Most of us who play Golf in the United States and watched tournaments played on Links courses In Countries such as England, Scotland and Ireland, have probably dreamed of challenging our skills with Links play.
How would I like to do it?
As a family vacation or travel with my Golf crew that I play with routinely.
I have been researching trips and courses and regardless of how you decide to plan your trip with Family or with Golf Group, here are some recommendations.
While golf may have been played in Bray, Co. Wicklow, as early as 1762, the game came into its own in the last two decades of the nineteenth century. The first Irish golf clubs were founded in the 1880s, mainly in Ulster and in the Dublin area. Golf in Ireland has been described as ‘a gift from Scotland’, and there is ample evidence of this Scottish connection.
Not many late nineteenth-century creations have survived the ravages of time the way golf clubs have. There were some 1,000 Gaelic League branches in 1913, but few of these survive today. Perhaps only the GAA can boast institutions of such impressive longevity as the venerable golf clubs at Portmarnock, Limerick, the Island, Lahinch, Athlone, Malahide, Birr, Galway, Bray, Woodenbridge, Carlow and Tramore, to name but some of the products of the ‘golfing ’90s’. It is this proud golfing pedigree that gives Ireland credibility as host of the 2006 Ryder Cup.
South West Ireland
Ireland is known for its ultra-friendly citizenry and amiable atmosphere, and there’s nothing like sharing time with the locals at a small Pub in Killarney or seaside village in the Southwest of Ireland. Aside from the congenial people, cozy pubs and lush terrain, the Southwest has some of the most beautiful links courses in the world.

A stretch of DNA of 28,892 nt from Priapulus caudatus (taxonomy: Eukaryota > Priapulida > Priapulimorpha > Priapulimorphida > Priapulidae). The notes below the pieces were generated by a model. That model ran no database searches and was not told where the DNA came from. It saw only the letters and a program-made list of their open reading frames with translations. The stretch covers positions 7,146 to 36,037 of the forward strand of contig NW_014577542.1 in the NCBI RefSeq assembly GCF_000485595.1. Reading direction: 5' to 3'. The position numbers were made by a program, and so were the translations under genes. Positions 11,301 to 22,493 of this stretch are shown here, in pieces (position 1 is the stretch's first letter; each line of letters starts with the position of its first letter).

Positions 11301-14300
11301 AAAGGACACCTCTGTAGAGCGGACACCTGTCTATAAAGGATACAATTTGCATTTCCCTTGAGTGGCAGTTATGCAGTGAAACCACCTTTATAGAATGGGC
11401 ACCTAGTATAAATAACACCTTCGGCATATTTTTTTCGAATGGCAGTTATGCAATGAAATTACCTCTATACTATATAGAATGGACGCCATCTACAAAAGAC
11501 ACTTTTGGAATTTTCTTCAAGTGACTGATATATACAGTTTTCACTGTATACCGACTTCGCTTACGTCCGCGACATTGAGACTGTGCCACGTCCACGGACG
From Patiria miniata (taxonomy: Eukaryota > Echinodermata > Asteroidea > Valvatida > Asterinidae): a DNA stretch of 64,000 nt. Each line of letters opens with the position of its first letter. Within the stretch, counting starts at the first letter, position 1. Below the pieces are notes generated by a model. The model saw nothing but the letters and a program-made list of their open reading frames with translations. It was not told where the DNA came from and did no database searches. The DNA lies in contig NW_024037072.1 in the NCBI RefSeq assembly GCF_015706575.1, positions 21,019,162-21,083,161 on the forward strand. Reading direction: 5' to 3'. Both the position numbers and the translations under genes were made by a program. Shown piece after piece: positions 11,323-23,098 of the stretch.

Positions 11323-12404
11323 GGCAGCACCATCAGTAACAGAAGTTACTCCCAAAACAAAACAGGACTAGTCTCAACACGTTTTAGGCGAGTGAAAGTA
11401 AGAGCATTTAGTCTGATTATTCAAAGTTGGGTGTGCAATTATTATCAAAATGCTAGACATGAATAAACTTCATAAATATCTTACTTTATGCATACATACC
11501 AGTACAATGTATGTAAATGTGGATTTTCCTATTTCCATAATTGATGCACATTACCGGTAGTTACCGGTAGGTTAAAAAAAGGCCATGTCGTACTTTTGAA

With its natural beauty and an innovative design, few courses are as beautiful and fun to play as Waterville. The Ring of Kerry is one of Ireland’s most stunning areas. Fortunately for golfers, the route on the way to Waterville is filled with sightseeing, which enhances the overall experience.
For those of you looking for a challenge, you’ll find it at Lahinch. Overlooking the vast Atlantic Ocean, Lahinch is a natural links course that can only be conquered with accuracy and solid course management. Three rock star architects named Old Tom Morris, Alister MacKenzie and Martin Hawtree designed this golf course. If you have no idea who these guys are, let’s just say it’s kind of like having Bill Russell, Michael Jordan and LeBron James on the same basketball team.
Ballybunion Old Course
Ballybunion sits high on the Co. Kerry coastline, its 36 links holes famous the world over. The Old course is magical but it wasn’t until the 1980s when it enchanted Tom Watson that the world took notice.This is links golf in its purest, most natural form… which just happens to play over stunning dunes. There is variety too, as the calm start builds to a crescendo, with the exceptional back nine ducking and diving through the biggest dunes. And then there are the five nerve-wracking par threes (130 to 214 yards).Greens sit on high plateaus and down in dells, fairways glide between muscular shoulders and dunes jealously embrace greens. It promises an almost mystical experience.
There are many more courses to choose from as well as many touring sites of this unique area of Ireland
South West Ireland is well renowned as a golfing destination, but it stands above the rest; as you’d be hard pushed to find another region (or coastline) in the world that hosts such an array of world class courses and golfing heritage. Bucket list trip? Put it at the top of your list!
Request a tour package if you are interested in playing any of these courses as part of your golf vacation to South West Ireland with BennysIreland.com